Contact: Dr. Cathy Cranmore
The published shipping policy at Kapi’yva states that “local pickup is preferred” and indicates they “may be willing to deliver or meet you half way depending on your location.”
They do ship from both Hobby and Intercontinental Airports in Houston, TX but specify that the flights must be arranged through the Delta Pet First fare program or via United Airline’s “Pet Safe.”
Tri-Lake’s shipping policy does not specifically mention capybaras, but indicates the same preference for personal pickup. The policy only discusses airline shipping for Wallaroo and Kangaroos, but offers the potential of a $3 per mile delivery fee.
In a January 2014 post for the blog “Dobbye the Capybara” www.petcapybara.com/ a capybara owner discusses the true costs, financial and otherwise of acquiring his pet.
“How Much Is That Capybara in the Window?” is a sobering description of just how difficult it can be to both acquire and to move an exotic animal.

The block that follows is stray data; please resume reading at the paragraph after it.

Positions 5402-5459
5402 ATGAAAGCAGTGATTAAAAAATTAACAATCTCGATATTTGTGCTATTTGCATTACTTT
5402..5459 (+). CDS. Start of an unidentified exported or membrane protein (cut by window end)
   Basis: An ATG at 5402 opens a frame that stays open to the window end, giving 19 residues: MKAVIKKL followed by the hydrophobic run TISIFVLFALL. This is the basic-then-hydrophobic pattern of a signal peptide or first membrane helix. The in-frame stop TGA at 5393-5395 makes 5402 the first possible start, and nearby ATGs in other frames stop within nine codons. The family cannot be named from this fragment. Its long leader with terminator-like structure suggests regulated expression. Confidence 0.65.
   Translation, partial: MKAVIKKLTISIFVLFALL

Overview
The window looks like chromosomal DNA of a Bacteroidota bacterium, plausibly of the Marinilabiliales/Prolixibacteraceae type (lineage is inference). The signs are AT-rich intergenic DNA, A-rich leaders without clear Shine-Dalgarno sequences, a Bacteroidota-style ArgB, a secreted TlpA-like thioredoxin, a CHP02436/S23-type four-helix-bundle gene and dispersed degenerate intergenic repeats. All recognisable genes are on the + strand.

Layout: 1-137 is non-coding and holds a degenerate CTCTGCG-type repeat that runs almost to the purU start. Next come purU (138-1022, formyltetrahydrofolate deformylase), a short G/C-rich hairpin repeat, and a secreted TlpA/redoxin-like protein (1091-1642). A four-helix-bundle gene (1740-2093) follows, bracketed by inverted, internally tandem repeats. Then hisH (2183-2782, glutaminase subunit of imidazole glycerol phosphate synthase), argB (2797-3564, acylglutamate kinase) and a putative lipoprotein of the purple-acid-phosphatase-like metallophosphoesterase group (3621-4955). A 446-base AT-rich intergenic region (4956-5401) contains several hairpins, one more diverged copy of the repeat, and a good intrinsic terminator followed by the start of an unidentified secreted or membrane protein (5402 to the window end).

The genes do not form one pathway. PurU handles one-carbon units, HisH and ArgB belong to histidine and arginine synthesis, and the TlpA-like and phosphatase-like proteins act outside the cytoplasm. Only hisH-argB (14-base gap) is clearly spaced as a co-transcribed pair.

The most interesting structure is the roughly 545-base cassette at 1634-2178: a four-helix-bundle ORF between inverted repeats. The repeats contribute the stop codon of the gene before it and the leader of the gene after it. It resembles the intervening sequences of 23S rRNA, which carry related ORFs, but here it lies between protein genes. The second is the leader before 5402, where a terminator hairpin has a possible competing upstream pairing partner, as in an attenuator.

The author writes, “Most airlines will not allow rodents in the cabin, so even though your three week old capybara is the size of a guinea pig, it is required to travel in the hold of the plane, down there with the big dogs.”
That statement alone makes hardcore animal lovers cringe, but the flight was in cold weather and the poor animal sat with the other “baggage” for an extended period of time until his owner could retrieve him.
Two weeks later, the little capybara almost died of pneumonia. The author observes that if he had it all to do over again, he’d fly out to pick up the capybara, rent a car, and drive home. “At that age, they are tiny, quiet, and manageable, and no motel would ever guess you had a pet with you.”
I am personally not a fan of shipping animals. It may be inescapable with a capybara due to their scarcity, and this is an aspect of the “risk factor” of buying one of these animals that you have to consider.